Medacs Healthcare would like to draw your attention to the current Public Health England guidance in relation to the Ebola Virus. Please click here to keep up to date with the latest developments.
In addition, we have created some supporting guidance in relation to healthcare professionals working through Medacs Healthcare.
The Ebola virus causes an acute, serious illness which is often fatal if untreated. Ebola virus disease (EVD) first appeared in 1976 in two simultaneous outbreaks, one in Nzara, Sudan, and the other in Yambuku, Democratic Republic of Congo. The latter occurred in a village near the Ebola River, from which the disease takes its name.
The current outbreak in West Africa, (first cases notified in March 2014), is the largest and most complex Ebola outbreak since the Ebola virus was first discovered in 1976. There have been more cases and deaths in this outbreak than all others combined. It has also spread between countries starting in Guinea then spreading across land borders to Sierra Leone and Liberia, by air (one traveller only) to Nigeria, and by land (one traveller) to Senegal.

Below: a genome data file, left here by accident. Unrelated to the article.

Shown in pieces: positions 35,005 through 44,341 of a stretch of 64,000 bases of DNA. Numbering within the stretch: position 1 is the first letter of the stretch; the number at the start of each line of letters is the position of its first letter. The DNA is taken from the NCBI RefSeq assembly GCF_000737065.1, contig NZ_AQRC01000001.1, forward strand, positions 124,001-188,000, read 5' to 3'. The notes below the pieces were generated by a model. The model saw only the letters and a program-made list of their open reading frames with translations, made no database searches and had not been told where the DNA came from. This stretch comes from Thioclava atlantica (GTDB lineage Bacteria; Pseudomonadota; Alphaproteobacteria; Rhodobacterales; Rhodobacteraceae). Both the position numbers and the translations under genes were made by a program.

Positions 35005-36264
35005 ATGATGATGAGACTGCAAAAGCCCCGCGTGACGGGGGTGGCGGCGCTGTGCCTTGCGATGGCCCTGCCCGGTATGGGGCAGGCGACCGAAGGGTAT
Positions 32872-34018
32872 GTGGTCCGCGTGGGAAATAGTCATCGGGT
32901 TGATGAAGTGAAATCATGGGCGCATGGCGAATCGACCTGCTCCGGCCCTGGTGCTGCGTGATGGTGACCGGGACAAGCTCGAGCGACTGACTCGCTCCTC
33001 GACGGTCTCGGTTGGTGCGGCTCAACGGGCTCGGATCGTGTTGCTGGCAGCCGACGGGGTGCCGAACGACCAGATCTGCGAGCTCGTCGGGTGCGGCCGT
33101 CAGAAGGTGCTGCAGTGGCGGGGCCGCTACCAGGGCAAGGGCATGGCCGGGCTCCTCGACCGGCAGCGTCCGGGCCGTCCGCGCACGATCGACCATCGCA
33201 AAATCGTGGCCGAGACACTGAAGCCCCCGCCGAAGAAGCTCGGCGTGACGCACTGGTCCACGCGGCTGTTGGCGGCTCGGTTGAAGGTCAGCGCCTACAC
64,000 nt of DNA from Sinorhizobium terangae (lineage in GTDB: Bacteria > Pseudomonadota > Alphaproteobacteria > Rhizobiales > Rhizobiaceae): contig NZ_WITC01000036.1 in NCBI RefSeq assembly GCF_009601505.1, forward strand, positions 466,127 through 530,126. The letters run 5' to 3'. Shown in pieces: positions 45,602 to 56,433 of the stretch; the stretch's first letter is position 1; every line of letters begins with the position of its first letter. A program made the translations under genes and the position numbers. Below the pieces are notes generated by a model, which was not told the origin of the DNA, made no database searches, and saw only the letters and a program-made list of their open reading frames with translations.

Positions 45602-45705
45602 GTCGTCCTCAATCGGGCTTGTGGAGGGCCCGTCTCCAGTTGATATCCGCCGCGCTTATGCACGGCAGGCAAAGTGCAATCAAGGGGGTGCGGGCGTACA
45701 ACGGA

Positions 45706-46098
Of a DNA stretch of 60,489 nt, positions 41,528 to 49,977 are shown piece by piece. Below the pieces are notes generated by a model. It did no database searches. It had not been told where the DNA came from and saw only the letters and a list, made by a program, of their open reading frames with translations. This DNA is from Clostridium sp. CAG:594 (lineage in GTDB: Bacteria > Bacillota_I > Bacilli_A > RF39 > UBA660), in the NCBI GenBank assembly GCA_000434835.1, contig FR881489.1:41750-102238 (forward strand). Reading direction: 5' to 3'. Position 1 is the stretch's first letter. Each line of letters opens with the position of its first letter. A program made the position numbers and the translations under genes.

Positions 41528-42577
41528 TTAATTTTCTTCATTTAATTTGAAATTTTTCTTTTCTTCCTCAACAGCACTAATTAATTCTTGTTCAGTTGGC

The most severely affected countries, Guinea, Sierra Leone and Liberia have very weak health systems, lacking human and infrastructural resources, having only recently emerged from long periods of conflict and instability. On August 8, the WHO Director-General declared this outbreak a Public Health Emergency of International Concern.
A separate, unrelated Ebola outbreak began in Boende, Equateur, an isolated part of the Democratic Republic of Congo.